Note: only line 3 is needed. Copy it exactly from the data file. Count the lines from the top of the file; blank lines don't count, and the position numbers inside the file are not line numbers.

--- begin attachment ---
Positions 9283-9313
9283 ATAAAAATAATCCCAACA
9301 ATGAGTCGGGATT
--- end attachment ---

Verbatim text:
9301 ATGAGTCGGGATT